October 07, 2017

5 Tips on Surviving the Jungle of Adulthood


Here at Preen, we’re fully aware that adult life doesn’t always go as smoothly (and look as beautiful) as curated Instagram feeds. We all face challenges amidst all the good things. Meet Mikka Wee, a former food editor-turned-working gal in Singapore, who’s about to share all the ups and downs that come with adulting and living. Welcome to Bless This Mess! 

There comes a point in everyone’s life when they’re forced to grow up. My time came 575 days ago when I packed my bags and headed to the airport with a one-way ticket to Singapore.

It’s important that we paint a real picture of what this thing called “adulting” looks like, and no, it’s not made of millennial pink photos, nor is it a product of several VSCO and Instagram filters.

Whenever I scroll through my Instagram feed, I see images and stories of other women my age who seem to breeze through adulthood as if they were born ready for it. Of course, I can’t help but feel a bit insecure, yet I indulge myself a little more. In fact, aren’t we all a little guilty of painting that almost-perfect life on our personal social media accounts? I know I am. We’ve somehow self-learned the art of filtering our lives, highlighting the good parts and dusting the not-so-good parts under the rug.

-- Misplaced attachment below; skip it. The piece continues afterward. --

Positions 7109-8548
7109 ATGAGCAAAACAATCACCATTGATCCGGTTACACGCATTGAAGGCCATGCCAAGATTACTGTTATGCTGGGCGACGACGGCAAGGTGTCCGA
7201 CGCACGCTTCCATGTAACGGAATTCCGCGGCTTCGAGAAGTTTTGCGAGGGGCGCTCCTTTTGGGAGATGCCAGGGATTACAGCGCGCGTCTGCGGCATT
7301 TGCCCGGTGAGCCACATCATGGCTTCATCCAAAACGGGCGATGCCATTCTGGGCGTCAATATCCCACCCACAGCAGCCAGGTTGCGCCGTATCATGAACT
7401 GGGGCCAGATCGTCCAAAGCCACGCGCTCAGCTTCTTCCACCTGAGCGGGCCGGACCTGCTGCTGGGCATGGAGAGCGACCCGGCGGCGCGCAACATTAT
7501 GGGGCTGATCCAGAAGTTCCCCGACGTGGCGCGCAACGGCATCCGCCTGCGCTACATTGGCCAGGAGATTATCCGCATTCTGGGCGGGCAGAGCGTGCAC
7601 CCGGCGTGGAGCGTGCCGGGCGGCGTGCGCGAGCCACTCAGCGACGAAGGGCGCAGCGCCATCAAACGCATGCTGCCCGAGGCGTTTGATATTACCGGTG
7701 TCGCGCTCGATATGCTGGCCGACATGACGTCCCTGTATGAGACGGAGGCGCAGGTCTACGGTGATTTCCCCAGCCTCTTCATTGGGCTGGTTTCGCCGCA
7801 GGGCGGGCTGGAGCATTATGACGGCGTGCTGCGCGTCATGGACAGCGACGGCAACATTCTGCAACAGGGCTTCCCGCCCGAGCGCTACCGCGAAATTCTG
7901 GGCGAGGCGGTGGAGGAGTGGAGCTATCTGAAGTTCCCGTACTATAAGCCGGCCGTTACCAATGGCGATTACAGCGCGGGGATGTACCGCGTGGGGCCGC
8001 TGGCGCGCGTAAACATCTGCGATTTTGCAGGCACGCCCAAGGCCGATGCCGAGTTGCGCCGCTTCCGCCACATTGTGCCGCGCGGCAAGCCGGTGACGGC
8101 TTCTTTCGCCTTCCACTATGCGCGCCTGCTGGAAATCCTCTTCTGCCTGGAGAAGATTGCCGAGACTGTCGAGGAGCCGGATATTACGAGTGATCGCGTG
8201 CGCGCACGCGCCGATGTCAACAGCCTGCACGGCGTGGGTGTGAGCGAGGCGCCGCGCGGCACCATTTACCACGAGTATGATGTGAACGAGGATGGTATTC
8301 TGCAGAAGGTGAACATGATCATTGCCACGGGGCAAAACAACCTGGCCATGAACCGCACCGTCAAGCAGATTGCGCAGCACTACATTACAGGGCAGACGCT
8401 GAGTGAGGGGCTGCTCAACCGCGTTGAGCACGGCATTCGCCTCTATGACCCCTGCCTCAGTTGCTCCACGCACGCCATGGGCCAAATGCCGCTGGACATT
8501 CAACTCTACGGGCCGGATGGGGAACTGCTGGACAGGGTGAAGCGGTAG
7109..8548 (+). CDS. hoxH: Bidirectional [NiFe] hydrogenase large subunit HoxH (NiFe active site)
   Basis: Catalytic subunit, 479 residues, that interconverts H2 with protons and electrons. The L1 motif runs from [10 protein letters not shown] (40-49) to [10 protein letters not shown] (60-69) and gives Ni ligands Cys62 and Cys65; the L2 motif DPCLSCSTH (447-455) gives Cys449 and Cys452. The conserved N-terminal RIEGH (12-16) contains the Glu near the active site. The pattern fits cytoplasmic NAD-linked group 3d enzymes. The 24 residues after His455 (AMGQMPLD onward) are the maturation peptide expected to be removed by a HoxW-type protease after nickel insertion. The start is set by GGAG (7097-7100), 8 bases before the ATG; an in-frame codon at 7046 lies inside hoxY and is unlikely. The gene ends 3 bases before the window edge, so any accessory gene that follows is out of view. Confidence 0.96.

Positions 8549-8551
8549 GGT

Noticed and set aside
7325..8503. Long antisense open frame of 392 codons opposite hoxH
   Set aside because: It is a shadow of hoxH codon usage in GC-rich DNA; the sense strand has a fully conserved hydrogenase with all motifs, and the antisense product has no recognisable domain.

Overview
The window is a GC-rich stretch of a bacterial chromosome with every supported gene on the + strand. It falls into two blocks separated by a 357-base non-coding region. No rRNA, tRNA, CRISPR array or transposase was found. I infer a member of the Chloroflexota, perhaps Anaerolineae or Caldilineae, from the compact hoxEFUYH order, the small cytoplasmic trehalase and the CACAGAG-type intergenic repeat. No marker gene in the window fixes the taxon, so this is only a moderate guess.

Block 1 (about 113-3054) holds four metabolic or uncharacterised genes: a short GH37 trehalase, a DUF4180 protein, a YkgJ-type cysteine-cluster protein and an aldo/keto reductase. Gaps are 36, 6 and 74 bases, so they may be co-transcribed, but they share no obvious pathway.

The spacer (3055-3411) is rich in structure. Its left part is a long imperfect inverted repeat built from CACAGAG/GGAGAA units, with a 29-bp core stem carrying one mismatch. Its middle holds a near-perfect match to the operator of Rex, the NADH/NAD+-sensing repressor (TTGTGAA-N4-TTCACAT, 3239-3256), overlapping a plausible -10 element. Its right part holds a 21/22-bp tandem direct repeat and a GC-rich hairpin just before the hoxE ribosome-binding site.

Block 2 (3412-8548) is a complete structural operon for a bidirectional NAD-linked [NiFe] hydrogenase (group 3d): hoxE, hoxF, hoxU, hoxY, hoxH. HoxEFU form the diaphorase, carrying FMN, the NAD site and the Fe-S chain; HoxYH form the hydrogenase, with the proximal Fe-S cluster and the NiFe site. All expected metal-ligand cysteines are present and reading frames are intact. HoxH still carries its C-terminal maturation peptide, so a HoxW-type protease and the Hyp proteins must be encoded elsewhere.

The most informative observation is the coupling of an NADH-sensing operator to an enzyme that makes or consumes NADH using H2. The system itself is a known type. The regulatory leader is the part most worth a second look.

So, here’s some tough love. Adulting comes with its set of challenges—the struggle is really real. Sure, “it’s all about perspective,”  but sometimes, you just have to break. (And that’s completely alright!) There are a lot of things I wish I learned during my early 20s, and there are so many days that I wish I could go back, live with my parents again, and not worry about rent and utility bills. But some of the best things about being forced out of your comfort zone are learning the lessons, possibly living the questions, and, I guess, becoming a better person in the process. Here are some lessons I’ve gathered so far:

1. Think twice before you “Book a Ticket and Leave”

When I ended a long-term relationship at 2014, I went through a phase that I’d like to call “Travel Therapy.” Sounds enticing, right? It might be something that would even make the headline of a Thought Catalog article.

I took advantage of my flexible food editor job, booked tickets, and lined up my trips like a row of dominos. The crash came when the cash damage was done. Sure, I travelled and my heart was bursting with joy, but it bruised my bank account so bad as a result. I’m sure you’ve seen that quote going around now that says, “Invest in experiences and not things.” Well, despite this heeded millennial adage, I still paid for experiences like I would have with stuff.

It’s easy to get so drawn to the escapist proverbs of our generation, but I’ve learned to think them through before taking action. I now know that it pays to listen to our folks and spend within our means because carelessness can sometimes come with a pretty hefty price tag.

2. Making yourself the most important person in your life is not selfish at all

It’s easy to mistake self-care as selfishness when in fact, it is the exact opposite. We have always been taught to put others first, which is all and fine, but I hope you don’t feel guilty if you skip a last-minute family gathering to go on a well-deserved retreat.

The work environment these days can be quite unforgiving, which is why we all need to catch our breath at some point, gather ourselves together again, reset, and reconfigure—even if this means taking a sabbatical or quitting your job to get yourself back on track. Create boundaries and stick to them. Know what your breaking point is and what values you will never compromise.